AFTA view: July 2018

Jayson Westbury, chief executive AFTA

Last month, IATA held its 74th Annual General Meeting and World Air Transport Summit in Sydney. It was a very well attended event and brought with it some very interesting debates and discussions on a range of global aviation matters.

Curiously, and somewhat disappointingly, there was no discussion about indirect distribution or travel agents. From my perspective, this was a missed opportunity as travel agents remain extremely relevant and important to the on-going successful viability of airlines across the globe. Nevertheless, the event was still a very big success and has been well received across the industry and in fact the globe.

The aviation industry has been described by the senior leadership of IATA for several years now as a ‘force for good’ and when you look to the numbers perhaps that is a sign: this year will be the 9th consecutive year that the global airlines have been in profit, and it is estimated that in 2018, the IATA airlines will make US$33 billion in profit. They will also carry some 4.3 billion passengers which is a lot of people moving all over the world and does support the ‘force for good’ label.

Within the agency community globally IATA is in the middle of rolling out the NewGenISS. This new arrangement brings with it substantive changes to IATA accredited agents, but also without question places a further squeeze on all travel agents here in Australia and across the world, as credit provided by the BSP airlines will be controlled with a razor sharp approach.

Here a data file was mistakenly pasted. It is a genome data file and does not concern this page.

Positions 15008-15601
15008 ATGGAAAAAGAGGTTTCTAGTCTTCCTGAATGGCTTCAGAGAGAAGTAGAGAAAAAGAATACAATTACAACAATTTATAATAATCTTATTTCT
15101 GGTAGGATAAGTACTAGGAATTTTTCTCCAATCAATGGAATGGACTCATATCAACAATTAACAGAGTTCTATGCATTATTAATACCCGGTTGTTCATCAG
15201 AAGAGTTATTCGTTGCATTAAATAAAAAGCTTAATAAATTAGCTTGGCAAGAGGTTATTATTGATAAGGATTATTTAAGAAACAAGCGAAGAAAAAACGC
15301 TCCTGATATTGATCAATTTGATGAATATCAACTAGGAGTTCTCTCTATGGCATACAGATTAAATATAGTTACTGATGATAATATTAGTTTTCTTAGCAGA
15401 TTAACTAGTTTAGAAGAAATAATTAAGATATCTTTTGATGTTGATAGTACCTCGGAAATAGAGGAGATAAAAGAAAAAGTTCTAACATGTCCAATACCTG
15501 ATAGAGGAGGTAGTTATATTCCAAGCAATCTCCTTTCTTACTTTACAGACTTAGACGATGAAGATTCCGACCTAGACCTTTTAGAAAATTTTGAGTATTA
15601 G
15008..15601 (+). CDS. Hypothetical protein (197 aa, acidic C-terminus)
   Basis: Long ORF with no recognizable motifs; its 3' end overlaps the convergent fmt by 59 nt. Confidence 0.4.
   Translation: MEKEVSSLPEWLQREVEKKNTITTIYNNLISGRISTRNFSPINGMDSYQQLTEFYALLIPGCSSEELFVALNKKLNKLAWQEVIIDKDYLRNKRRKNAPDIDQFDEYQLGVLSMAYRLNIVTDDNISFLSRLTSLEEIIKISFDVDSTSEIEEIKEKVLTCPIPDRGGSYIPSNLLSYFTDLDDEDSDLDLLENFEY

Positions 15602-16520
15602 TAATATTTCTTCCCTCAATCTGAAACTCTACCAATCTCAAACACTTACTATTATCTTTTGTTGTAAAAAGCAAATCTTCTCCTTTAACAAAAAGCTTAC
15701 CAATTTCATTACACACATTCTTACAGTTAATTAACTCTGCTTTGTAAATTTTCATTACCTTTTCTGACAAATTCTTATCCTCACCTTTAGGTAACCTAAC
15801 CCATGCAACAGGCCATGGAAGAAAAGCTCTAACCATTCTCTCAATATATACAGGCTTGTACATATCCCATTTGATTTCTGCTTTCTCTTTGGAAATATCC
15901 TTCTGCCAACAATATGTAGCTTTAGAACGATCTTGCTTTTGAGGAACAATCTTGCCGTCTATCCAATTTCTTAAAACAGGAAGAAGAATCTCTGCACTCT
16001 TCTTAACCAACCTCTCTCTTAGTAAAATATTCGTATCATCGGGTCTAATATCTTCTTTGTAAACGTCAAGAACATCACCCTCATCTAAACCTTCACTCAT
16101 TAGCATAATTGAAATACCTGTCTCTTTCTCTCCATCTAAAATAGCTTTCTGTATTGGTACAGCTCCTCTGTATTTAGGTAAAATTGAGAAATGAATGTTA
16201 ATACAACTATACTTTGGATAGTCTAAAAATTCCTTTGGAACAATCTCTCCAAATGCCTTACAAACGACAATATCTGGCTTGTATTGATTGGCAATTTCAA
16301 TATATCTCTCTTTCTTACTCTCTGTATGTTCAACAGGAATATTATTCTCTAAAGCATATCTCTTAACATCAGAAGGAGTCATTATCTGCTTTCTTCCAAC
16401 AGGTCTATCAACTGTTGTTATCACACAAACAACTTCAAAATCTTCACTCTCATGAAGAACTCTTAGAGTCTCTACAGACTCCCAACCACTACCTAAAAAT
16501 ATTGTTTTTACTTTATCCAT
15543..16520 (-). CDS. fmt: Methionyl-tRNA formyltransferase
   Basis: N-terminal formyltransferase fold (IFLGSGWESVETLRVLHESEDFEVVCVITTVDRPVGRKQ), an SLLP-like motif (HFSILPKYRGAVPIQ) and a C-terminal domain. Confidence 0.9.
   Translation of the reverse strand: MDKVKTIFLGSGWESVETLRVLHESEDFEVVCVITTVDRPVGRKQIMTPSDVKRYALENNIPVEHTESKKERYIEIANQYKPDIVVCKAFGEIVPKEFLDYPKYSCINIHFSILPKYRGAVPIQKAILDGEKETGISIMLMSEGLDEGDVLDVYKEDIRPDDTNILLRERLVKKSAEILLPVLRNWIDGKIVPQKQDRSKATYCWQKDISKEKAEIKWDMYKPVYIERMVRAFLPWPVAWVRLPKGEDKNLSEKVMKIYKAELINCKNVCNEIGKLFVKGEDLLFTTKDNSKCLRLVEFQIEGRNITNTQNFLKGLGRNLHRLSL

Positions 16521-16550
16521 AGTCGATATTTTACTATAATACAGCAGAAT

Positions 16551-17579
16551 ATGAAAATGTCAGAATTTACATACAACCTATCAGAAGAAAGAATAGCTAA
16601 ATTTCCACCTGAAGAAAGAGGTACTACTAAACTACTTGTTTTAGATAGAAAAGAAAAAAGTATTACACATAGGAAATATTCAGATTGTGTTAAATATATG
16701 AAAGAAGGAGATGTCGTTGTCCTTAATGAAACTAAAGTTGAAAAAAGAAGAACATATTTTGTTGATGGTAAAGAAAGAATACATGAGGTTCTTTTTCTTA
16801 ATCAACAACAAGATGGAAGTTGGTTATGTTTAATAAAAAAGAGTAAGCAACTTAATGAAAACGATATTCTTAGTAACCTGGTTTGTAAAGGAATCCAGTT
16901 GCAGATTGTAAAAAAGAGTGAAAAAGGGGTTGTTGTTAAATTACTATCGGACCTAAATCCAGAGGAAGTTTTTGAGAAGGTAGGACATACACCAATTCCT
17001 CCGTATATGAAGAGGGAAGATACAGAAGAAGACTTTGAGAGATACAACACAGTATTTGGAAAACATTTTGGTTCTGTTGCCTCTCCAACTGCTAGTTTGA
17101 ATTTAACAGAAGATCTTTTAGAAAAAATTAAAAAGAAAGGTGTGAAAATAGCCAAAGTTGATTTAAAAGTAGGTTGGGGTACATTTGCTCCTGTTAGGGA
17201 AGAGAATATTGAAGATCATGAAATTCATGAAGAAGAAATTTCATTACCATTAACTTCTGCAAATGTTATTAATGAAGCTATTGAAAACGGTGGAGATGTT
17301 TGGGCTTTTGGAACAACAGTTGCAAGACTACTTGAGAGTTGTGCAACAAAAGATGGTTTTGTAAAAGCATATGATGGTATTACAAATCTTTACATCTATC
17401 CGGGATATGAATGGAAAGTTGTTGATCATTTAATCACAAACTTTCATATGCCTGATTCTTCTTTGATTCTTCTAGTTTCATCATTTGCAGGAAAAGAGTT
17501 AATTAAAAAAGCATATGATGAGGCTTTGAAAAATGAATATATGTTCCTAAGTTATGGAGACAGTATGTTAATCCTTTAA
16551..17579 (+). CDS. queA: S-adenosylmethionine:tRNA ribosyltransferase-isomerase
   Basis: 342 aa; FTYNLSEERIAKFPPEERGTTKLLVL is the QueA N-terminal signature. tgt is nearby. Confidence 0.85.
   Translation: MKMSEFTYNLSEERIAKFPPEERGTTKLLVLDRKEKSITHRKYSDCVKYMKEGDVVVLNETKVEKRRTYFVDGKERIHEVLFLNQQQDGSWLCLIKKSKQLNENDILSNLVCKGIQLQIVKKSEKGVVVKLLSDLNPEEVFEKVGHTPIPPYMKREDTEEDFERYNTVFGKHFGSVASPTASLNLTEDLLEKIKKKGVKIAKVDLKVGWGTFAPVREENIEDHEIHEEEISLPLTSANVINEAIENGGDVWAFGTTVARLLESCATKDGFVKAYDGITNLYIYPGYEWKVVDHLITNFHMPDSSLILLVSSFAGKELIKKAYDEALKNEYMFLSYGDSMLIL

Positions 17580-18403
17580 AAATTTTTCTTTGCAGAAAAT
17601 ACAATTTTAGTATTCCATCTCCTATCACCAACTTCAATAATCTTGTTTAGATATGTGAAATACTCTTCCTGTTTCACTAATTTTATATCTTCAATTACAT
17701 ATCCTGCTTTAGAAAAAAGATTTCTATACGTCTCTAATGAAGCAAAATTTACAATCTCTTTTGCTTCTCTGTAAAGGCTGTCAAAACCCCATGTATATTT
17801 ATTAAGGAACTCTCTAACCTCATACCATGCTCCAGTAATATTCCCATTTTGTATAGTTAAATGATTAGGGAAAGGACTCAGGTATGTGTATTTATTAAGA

For the first time IATA agents, including consolidators, will have a weekly credit limit applied to their BSP sales and will have to manage this far more closely than ever before. At this stage it is planned for Australia to move to the new arrangements later this year and from the reports that have been provided to IATA at a global level from those countries who were implemented in wave 1, things don’t look so good.

A number of significant issues have occurred in markets in wave 1, from Canada to Norway, and the global agency community has rallied together to get assurances from IATA that these operational issues can be rectified.

One could ask of course, how some of the issues that have occurred were allowed to happen in the first place. Discussions with IATA about the roll out of NewGenISS have been going on for years and the agency community has provided an enormous amount of intelligence and feedback to support IATA in the hope that the roll out would go well.

From my perspective, that has not been the case and all eyes are now on IATA to see if they can get the problems resolved and ensure a smooth transition for the markets in which the new resolution will be applied.